Hillary Clinton & Bill Frist Write Op-Ed On Health Care For Children, & The Bipartisanship Comes At Just The Right Time
Politics saw a rare moment of compromise this week. Hillary Clinton and Bill Frist put partisanship aside to get behind an issue that’s long been controversial in Washington — health care. The Democrat and Republican, both of whom were previously senators, co-authored an opinion column in The New York Times titled “Save the Children’s Insurance.” The article emphasized the importance of Congress acting fast to ensure that America’s children stay insured.
This show of bipartisanship comes at an important time. Sunday is the last day to sign up for healthcare through healthcare.gov. Right now, Congress has just six months remaining to reauthorize the Children’s Health Insurance Program (CHIP) before millions of children lose health care coverage. But, so far, Congress is just continuing its long-winded debate on health care reform.
According to the Associated Press, nonpartisan congressional analysts estimate that 12 million have signed up for insurance in the new markets. But despite that turnout, the Supreme Court will hear arguments challenging Obama’s law at the beginning of next month that could cost millions of people to lose their coverage.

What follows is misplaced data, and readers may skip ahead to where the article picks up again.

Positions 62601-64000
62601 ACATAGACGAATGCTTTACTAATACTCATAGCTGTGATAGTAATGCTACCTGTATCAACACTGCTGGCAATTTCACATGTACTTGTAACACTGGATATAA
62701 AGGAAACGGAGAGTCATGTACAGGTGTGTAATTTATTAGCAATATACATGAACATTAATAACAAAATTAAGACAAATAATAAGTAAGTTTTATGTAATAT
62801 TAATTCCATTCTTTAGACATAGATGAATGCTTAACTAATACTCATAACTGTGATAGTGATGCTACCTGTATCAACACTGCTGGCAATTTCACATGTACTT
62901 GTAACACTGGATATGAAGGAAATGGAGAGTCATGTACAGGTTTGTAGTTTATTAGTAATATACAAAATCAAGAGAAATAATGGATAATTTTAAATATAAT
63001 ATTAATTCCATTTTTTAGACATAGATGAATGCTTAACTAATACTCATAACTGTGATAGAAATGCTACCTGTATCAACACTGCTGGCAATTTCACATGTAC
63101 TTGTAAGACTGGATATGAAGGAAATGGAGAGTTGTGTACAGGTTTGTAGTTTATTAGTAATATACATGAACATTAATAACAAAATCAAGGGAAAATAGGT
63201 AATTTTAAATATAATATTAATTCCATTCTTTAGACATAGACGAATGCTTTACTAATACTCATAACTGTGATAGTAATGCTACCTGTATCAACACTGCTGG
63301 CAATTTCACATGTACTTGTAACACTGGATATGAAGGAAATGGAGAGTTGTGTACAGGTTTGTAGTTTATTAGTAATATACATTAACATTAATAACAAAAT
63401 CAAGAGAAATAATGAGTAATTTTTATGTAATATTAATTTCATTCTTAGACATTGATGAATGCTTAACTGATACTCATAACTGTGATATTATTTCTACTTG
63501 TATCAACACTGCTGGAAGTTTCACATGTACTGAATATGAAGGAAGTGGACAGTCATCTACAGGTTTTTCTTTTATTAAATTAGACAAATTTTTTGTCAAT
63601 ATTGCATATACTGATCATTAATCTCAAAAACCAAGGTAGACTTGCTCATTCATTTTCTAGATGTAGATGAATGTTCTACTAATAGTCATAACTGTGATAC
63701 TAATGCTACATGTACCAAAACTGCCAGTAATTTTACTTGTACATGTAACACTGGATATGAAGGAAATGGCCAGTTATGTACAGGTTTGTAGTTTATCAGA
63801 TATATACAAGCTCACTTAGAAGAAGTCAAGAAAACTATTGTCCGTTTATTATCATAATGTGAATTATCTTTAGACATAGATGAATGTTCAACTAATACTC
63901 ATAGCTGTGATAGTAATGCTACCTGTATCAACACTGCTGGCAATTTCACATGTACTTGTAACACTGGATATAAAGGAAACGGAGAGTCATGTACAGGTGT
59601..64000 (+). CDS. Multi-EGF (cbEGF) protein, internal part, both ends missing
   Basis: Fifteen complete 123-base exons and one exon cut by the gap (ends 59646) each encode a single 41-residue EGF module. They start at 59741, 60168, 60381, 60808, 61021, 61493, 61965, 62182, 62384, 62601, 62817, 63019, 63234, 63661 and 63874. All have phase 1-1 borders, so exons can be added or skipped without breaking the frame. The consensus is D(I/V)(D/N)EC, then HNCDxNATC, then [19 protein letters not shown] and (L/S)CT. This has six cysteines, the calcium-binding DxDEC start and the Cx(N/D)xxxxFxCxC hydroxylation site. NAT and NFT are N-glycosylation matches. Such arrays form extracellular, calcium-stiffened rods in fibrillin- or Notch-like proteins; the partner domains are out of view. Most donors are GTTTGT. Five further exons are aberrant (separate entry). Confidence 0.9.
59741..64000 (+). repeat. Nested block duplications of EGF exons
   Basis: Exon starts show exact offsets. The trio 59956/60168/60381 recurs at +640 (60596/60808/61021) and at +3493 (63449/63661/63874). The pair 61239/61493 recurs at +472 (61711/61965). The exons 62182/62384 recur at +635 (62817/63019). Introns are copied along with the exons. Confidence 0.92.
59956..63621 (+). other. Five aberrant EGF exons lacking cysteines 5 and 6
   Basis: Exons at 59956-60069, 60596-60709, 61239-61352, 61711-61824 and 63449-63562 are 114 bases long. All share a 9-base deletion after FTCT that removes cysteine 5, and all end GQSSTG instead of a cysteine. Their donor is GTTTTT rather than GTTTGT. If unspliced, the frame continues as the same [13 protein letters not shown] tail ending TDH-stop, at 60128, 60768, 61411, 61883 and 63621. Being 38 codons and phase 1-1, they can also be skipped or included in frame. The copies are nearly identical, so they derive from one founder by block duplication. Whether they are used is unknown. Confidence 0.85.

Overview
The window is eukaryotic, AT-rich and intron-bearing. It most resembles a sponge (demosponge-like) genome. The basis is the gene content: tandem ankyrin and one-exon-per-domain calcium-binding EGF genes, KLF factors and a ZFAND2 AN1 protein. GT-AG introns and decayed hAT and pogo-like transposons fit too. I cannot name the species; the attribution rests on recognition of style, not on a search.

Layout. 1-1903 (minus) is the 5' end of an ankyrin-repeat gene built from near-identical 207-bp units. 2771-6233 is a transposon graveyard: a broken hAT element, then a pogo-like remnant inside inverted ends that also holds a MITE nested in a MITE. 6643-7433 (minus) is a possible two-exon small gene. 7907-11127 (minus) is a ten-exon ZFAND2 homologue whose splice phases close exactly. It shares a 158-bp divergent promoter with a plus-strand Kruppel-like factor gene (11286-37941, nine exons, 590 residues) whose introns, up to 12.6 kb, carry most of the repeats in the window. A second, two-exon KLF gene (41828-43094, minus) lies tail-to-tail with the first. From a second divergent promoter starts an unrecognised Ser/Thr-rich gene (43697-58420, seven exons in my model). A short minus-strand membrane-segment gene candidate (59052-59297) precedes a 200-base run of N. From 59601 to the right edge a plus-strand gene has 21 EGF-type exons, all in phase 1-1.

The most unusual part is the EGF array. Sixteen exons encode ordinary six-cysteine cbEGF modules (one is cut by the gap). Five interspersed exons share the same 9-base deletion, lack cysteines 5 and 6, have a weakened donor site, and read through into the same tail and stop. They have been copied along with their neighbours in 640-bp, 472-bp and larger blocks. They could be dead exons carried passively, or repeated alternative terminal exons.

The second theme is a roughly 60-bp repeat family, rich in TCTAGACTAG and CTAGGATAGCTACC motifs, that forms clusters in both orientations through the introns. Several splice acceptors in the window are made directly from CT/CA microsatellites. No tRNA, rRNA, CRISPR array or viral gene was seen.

With that context considered, Clinton and Frist's unity and their points become that much more poignant. CHIP has provided millions of kids with insurance for 18 years, and children shouldn’t have to lose that because gridlock and partisanship over the Affordable Care Act that could prevent the program from being extended. When Arizona dropped CHIP in 2010, for example, an estimated 14,000 kids lost their health insurance.
As Clinton and Frist put it, the health of American children should be more important than the politics of the American government:
As 2015 unfolds, we know Congress will continue to debate the future of health care reform. We most likely won’t see eye to eye about some of the more contentious questions. But one thing everyone should be able to agree on is that our most vulnerable children shouldn’t be caught in the crossfire.
Because, as Clinton and Frist point out, while they might come from different political parties, they are both parents and grandparents who “believe that partisan politics should never stand between our kids and quality health care.” Most people, whether Democrats or Republicans or independents, can probably agree with that sentiment.
So, props, Clinton and Frist. Hopefully the rest of Congress follows suit on this issue and leaves the kids out of it. The health care of millions of U.S. citizens shouldn't be a cost of Washington gridlock.
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